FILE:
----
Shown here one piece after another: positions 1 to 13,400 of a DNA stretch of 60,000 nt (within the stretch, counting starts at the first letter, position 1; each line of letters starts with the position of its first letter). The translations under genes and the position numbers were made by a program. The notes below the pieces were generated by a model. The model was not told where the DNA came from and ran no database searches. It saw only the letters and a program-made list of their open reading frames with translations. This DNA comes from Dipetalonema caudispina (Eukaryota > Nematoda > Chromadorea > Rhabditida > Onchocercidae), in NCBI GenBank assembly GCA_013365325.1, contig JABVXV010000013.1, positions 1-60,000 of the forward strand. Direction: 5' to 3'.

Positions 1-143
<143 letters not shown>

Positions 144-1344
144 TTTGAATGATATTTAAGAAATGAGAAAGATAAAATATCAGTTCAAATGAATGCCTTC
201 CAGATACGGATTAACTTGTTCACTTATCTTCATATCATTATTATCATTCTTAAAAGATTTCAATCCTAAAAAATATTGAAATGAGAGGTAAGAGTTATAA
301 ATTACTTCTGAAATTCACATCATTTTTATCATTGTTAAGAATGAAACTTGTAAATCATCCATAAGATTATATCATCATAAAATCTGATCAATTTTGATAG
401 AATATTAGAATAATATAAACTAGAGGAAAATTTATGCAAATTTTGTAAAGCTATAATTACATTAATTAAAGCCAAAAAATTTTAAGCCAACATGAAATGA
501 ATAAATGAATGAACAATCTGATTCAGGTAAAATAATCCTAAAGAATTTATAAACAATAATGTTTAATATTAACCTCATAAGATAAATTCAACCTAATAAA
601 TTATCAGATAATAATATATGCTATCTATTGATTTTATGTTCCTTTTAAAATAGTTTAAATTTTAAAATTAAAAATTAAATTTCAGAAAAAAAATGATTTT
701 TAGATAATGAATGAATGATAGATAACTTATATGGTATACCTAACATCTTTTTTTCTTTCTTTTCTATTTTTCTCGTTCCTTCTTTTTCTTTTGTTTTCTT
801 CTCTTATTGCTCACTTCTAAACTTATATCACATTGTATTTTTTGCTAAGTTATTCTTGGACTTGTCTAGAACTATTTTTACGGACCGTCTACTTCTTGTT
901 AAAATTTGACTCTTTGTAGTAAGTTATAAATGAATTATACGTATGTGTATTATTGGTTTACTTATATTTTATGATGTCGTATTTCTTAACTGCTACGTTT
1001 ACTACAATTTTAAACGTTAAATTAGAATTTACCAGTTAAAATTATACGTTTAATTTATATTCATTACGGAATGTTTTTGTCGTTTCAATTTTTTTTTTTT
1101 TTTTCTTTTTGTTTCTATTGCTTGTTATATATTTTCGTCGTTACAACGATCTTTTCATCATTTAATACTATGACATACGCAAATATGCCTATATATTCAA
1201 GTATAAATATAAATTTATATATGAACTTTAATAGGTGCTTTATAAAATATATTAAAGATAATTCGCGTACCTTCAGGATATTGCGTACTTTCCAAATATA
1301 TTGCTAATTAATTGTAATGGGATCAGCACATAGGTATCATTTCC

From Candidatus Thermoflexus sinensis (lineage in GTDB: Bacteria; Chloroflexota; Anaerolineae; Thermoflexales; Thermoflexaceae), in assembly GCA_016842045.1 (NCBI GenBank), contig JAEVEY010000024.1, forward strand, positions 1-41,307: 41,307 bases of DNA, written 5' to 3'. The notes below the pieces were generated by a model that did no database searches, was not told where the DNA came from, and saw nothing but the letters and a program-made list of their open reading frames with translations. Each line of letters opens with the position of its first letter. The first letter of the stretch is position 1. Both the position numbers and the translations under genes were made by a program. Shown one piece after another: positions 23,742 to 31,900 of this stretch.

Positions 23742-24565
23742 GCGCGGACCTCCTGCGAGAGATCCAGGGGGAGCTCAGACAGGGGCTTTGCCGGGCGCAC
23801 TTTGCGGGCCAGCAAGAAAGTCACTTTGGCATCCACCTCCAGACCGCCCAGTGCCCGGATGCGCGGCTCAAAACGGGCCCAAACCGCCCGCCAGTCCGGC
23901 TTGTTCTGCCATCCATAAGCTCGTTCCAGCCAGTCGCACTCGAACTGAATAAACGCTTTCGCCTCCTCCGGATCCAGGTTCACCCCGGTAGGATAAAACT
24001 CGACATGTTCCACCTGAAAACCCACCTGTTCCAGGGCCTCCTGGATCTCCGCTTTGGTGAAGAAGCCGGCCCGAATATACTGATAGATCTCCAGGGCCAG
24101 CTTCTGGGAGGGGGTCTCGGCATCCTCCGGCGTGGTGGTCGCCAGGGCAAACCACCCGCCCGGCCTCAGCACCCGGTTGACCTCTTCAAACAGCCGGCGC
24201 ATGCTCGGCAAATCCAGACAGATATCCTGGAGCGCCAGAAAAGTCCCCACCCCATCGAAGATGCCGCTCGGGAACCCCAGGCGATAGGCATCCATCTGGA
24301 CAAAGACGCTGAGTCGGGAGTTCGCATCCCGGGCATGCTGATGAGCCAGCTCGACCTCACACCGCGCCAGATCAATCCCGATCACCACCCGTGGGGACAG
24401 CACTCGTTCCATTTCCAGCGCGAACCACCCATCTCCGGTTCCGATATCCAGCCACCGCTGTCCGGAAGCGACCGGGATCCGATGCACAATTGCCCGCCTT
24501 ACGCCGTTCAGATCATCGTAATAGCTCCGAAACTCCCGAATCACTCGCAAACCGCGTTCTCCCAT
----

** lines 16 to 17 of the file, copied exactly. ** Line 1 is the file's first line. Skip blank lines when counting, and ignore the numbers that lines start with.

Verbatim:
1201 GTATAAATATAAATTTATATATGAACTTTAATAGGTGCTTTATAAAATATATTAAAGATAATTCGCGTACCTTCAGGATATTGCGTACTTTCCAAATATA
1301 TTGCTAATTAATTGTAATGGGATCAGCACATAGGTATCATTTCC